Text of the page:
Jappe: Bourgeois theorists have always believed capitalism to be "everlasting" because, they claim, it is in accordance with "human nature." For them, all crises are only cyclical and transient: they are understood to be the result of imbalances between supply and demand, or are even praised as a form of "creative destruction." For Marxists, capitalism is transitory and doomed to be overcome one day, but its abolition was always expected to be the result of the revolutionary actions of the working class or some other organized adversary. The possibility that capitalism might have inner limits that would be reached was almost never really taken into consideration after Marx's death. When mainstream Marxism predicted a final collapse, it always assumed that this would take the form of a political revolution that would result from the intolerable conditions created by capitalist exploitation. There is, however, a very important factor that was not considered: the shrinking of the mass of value (and profit) in the long run that I mentioned before. This problem appeared only in a limited way: the fall of the rate of profit.
After capitalism was able to successfully incorporate immanent critiques into itself, particularly during the Keynesian-Fordist boom that followed the second World War, many Marxists became definitively convinced that capitalism would never encounter another economic crisis and that only subjective discontent could bring about its overcoming. The Situationists, like the Frankfurt school, held completely to this perspective. As I mentioned before, however, this totally changed after the 1970s. The accumulation of capital reached its limits because its base, the extraction of surplus value from living labor, became smaller and smaller as the importance of living labor continuously waned. The result is that capitalism is now only able to survive through simulation; that is, by anticipating future profits—which will never arrive—through credit. The Critique of Value has been saying this since 1987. In the 1990s, empirical evidence seemed to go against this argument, but after 2008 everyone has started talking about how profound the crisis is. The reality is that 2008 was just a foreshock of the crisis of capitalism and it was in no way a real collapse. Even on the left and the radical left, however, belief in the ever-lasting life of capitalism is surprisingly strong!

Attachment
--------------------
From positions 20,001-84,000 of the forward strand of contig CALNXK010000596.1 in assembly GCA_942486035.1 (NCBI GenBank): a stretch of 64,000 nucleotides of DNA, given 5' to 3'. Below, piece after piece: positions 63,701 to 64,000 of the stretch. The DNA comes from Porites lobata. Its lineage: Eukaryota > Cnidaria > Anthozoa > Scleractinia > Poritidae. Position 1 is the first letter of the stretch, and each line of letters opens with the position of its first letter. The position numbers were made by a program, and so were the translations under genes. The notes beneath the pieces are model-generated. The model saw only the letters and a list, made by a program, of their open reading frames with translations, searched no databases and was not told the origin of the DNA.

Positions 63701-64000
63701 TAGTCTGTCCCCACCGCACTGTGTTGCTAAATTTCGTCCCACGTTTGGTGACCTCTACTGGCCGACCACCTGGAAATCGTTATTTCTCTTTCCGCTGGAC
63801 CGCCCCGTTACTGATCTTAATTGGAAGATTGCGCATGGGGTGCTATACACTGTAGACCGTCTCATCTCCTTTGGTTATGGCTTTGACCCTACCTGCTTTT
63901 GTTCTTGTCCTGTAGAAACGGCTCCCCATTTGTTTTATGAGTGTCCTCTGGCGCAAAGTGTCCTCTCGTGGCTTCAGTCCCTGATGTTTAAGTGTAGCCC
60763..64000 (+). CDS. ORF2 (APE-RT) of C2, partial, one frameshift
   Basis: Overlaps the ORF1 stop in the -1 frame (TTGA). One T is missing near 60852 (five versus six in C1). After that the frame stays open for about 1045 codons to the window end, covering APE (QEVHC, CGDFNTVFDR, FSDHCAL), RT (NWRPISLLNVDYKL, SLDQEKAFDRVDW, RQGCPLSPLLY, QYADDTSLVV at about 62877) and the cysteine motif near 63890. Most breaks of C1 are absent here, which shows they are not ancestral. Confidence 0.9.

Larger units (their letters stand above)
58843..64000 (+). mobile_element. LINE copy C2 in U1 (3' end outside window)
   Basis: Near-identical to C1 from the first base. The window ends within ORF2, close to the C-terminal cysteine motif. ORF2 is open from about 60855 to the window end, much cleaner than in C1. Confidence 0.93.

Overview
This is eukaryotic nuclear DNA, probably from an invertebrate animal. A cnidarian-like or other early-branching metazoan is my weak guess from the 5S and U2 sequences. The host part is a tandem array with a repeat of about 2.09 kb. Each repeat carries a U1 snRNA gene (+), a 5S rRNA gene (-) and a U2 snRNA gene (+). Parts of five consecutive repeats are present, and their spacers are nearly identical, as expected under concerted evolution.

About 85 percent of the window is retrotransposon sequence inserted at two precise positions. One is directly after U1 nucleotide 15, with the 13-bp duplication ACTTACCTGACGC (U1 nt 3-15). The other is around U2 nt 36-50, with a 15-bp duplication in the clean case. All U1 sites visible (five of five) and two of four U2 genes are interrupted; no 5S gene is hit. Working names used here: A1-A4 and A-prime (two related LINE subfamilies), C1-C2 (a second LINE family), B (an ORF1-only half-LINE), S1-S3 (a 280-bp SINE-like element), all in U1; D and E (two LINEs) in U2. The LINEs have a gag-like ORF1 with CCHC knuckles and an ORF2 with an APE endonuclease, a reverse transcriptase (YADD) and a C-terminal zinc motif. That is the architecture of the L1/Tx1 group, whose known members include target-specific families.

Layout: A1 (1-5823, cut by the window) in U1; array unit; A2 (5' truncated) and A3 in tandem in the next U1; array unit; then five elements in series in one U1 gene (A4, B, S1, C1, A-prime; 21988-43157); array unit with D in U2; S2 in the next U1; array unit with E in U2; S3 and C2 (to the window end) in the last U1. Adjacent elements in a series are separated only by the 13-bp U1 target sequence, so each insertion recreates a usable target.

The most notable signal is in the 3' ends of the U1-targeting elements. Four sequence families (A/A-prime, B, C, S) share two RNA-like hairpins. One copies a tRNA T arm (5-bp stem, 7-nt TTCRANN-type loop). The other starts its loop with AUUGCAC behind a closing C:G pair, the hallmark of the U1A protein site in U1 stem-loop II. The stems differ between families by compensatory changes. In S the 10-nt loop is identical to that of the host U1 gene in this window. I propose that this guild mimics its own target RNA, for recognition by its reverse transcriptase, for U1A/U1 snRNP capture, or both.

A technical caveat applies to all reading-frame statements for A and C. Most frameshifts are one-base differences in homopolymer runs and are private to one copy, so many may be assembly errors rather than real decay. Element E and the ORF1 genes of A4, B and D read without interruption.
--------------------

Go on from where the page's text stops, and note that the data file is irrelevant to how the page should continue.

It is very common to see the crisis blamed on financial markets choking the "real economy." The truth is the complete opposite: credit alone allows the continued simulation of value-production—which means profit—once real accumulation has come to an almost complete stop. Even the massive exploitation of workers in Asia contributes very little to the global mass of profit. Replacing the critique of capitalism with the critique of financial markets is pure populism and simply means avoiding the real questions. The real drama is that everybody is still forced to work in order to live, even when labor is no longer needed in production. The problem is not the greed of specific individuals—even if this greed obviously exists—and it cannot be resolved on a moral basis. Bankers and their ilk—who, it cannot be denied, are very often clearly unpleasant figures—are only carrying out the blind laws of a fetishistic system that must be criticized as a whole.
Kurz calls this process the "desubstantialization of money."